Here’s the (almost) finished bike, a few months later. Gulf pale blue suits it rather nicely

Mechanical engineer Mark came up with this ingenious arrangement to help him think the thing through

A supposedly brand new connector with exposed and partly damaged wiring

On the other hand pattern Brit looms have this lovely green fleck knitted sleeving. I wish I had a machine that could do it

Mark’s Triumph Tiger Cub

Although most of these pics are very boring I wanted to post them because Mark, the owner of the Tiger Cub in question, had got so puzzled by his new pattern loom he’d cable-tied it to a board with pictures of the various bits of the bike. Even then he couldn’t figure it out, so he brought it round to the workshop and left it with me. “Just tell me what bits to connect to the other bits,” was the gist of it.

I think Mark was right to be confused. The Lucas pattern harness he’d bought was for an original Tiger Cub, with 6 volts, distributor ignition and switched charging coils. Being a sensible sort of chap, Mark had abolished all three of these anachronisms. Instead he had gone for 12 volt electrics, a regulator rectifier and Boyer electronic ignition. And that’s why the loom was confusing.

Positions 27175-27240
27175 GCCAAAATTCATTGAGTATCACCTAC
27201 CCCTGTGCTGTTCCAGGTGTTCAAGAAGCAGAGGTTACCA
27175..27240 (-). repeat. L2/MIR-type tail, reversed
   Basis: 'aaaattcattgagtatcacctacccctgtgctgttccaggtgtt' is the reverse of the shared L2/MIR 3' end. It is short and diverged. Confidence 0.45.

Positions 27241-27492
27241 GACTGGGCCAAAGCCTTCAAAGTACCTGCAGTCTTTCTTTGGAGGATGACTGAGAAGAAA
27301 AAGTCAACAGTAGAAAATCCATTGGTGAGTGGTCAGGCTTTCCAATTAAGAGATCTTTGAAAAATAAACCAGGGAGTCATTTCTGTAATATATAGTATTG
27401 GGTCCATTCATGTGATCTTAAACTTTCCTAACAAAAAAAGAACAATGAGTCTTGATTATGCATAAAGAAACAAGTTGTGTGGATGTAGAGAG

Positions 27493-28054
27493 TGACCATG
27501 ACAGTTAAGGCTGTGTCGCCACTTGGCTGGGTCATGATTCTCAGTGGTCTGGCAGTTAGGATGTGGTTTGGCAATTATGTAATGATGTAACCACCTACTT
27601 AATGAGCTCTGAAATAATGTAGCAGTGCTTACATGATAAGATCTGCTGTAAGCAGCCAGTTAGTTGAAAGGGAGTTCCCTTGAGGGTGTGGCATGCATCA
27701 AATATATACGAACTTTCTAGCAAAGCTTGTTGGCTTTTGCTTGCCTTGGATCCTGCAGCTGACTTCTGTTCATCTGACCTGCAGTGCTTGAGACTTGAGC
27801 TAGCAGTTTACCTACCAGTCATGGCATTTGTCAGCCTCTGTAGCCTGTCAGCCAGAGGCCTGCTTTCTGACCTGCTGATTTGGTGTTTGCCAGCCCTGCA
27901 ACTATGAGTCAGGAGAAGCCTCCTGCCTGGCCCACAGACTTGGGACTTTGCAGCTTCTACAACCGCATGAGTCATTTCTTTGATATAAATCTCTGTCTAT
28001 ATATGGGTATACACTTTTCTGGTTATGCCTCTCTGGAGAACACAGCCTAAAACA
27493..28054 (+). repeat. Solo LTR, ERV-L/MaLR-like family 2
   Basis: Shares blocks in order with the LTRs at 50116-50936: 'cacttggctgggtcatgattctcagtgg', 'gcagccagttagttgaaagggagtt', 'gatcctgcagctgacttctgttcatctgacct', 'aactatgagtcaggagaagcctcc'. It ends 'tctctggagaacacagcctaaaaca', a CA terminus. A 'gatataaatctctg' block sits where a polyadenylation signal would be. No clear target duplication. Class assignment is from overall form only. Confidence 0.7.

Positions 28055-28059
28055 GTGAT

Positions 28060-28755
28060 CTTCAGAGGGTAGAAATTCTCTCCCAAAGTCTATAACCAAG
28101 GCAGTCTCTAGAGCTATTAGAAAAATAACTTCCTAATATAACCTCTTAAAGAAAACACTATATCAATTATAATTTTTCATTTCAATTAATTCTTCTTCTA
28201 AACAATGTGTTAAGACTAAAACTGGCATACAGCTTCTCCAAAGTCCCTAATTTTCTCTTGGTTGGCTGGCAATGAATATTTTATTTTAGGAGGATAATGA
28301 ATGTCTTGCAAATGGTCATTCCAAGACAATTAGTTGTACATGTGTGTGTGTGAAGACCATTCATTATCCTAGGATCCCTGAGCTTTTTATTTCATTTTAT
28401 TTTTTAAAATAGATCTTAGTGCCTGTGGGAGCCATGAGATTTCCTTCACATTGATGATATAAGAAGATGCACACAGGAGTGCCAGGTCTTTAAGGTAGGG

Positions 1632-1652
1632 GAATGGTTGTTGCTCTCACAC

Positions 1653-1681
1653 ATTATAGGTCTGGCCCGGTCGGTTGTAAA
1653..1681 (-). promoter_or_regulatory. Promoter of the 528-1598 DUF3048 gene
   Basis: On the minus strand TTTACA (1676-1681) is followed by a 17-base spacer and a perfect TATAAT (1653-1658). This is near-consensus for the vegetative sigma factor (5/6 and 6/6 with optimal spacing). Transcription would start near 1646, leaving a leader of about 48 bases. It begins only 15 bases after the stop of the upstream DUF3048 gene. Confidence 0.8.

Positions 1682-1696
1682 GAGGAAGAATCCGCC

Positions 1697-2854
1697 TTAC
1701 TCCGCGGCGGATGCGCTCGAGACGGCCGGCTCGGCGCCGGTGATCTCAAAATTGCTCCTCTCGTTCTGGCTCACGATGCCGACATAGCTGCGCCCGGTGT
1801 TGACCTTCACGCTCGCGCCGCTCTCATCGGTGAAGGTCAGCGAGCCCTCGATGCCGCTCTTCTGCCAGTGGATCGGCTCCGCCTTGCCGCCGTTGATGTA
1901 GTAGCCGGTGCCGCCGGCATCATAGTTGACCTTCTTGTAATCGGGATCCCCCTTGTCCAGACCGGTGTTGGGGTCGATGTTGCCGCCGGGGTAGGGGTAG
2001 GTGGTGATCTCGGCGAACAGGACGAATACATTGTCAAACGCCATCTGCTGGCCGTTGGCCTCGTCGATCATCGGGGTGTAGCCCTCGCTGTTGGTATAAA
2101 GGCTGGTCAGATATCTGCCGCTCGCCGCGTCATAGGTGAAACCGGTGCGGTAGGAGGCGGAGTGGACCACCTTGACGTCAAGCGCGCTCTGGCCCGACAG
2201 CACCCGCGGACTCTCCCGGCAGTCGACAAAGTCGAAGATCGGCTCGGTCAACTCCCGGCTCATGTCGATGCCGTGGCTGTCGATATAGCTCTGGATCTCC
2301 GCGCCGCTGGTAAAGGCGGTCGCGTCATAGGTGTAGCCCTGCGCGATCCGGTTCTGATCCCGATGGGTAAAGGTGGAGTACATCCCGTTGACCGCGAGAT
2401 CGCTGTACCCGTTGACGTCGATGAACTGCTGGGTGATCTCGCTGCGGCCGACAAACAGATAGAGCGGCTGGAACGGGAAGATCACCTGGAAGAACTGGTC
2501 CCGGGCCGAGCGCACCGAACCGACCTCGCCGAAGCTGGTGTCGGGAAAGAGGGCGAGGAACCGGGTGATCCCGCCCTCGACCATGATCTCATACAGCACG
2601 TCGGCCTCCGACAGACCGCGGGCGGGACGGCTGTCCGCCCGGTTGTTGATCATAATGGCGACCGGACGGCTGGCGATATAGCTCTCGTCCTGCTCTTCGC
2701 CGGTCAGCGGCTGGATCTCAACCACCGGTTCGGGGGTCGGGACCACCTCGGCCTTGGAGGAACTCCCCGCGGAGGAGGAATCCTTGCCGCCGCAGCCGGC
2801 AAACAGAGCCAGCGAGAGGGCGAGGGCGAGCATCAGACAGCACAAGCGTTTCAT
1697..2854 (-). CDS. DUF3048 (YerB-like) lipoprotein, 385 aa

As a belt-and-braces measure I drew a diagram as well as labelling the loom. It shows shows what changes you need to make to use the modern components (basically, chuck half of the wires away). I also suggested we forget about the original bike’s positive earth, and use negative earth instead. I was probably being selfish; I find it much easier to think about a negative earth bike.

As with many pattern looms, this one had a couple of dodgy connectors and some wrong wiring, or at least some mixed-up colours in the tail light. It’s nothing Mark couldn’t sort out with some new connectors. But all the same, it shouldn’t be necessary in the first place.

Someone in the harness factory had mixed up the earth, brake light and tail light wires but it’s not the end of the world